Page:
Frugal Holidays: simple gift giving

simple christmas repinned to my holiday board from Jordan Ferney, original image from Jenny Hass blog


Every Christmas, I think: “This is the year I’m *finally* going to make the holiday season extra special.”

I think of all the things I can make, the traditions I want to start with the kids, the cookies & festive foods I will prepare. I get a little (a lot?) carried away with ambitious daydreams of hand crafting everything– the garlands I’m going to hang from every doorway, the wrapping paper (with homemade bows, of course), the frosted sugar cookies & peppermint fudge I’ll give to neighbors & friends, down to each perfectly executed DIY gift I’ll give. My holiday aspirations resemble something along the lines of Martha Stewart on steroids. It’s unrealistic, but I can’t help myself. I’m an optimist at heart, which makes me ever so slightly impractical (or crazy, either one).

We had a tradition for a few years where we invited 9 or 10 families, one at a time, over the course of December to our house for dinner. I made the same dinner each time to keep it simple (spaghetti, salad, breadsticks) & after dinner we had a little Christmas message & then everyone (including adults) made snowflakes that we put on our tree. It was a lot of work, but doing that made the season especially memorable. The idea was that though we didn’t have much money, our gift to our friends could be a warm meal, good company, & a little message.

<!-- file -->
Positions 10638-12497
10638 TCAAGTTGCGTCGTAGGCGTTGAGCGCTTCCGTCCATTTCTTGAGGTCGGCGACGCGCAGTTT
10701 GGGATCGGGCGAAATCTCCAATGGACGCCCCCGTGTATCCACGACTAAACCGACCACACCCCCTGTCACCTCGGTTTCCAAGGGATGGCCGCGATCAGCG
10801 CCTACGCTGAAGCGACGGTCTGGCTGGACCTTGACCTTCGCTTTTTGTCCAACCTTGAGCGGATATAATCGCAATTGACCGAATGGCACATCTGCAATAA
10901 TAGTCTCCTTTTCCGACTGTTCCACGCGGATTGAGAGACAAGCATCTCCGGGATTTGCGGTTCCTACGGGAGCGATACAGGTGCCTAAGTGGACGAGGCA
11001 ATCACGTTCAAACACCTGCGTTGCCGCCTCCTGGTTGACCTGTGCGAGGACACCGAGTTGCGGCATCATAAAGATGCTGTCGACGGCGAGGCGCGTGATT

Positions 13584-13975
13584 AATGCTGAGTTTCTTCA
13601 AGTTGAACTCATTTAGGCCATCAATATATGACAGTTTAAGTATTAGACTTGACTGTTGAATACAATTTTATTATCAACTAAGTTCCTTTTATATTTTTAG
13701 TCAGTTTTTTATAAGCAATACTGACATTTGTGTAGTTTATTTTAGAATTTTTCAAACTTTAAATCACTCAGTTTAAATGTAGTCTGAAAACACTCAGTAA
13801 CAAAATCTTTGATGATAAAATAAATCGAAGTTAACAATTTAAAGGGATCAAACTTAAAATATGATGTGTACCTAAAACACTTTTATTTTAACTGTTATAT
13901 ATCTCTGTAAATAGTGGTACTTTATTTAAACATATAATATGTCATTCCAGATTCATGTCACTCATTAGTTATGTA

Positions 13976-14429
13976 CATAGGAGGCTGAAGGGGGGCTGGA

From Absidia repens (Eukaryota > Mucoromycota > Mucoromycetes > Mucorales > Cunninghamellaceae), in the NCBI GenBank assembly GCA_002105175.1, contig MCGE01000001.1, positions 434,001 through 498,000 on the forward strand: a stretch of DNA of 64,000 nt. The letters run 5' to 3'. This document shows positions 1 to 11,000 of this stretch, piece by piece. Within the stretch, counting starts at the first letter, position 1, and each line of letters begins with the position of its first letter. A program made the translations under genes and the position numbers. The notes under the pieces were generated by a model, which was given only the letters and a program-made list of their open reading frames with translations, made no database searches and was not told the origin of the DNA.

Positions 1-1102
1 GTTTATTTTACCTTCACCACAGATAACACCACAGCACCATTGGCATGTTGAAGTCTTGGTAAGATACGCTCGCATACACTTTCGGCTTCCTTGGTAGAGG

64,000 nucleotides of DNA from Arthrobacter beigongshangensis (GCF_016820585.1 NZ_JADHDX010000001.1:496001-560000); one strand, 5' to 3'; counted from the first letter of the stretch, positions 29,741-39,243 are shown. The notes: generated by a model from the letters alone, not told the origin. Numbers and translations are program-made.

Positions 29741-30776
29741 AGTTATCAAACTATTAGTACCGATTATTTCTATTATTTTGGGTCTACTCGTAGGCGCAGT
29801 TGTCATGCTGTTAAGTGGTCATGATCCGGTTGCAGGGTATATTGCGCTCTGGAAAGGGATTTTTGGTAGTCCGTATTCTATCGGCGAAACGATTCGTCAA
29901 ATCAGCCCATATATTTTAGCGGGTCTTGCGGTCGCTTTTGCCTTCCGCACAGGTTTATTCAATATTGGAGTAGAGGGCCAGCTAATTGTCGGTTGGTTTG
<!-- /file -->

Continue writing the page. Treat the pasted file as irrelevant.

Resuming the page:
A few years ago I (with Joseph’s help–isn’t that sexy?) made jean quilts for each one of my kids. I personalized each one with quilt blocks that matched each child’s likes–Hyrum, army camouflage; Asher, Cars (the movie); Amalia, Disney princesses. Again, a lot of work, but seeing the kid’s light up when they opened an extra special handmade gift made it so worth it.

This year, with a tight budget & a renewed commitment to simplicity & focus on the Christian message of the holiday season, I’ve been thinking a lot about gifts & what we’ll do for our kids. I love the Quaker hymn, “Simple Gifts” (Jewel rocks it, here). I want this year to be simple, meaningful.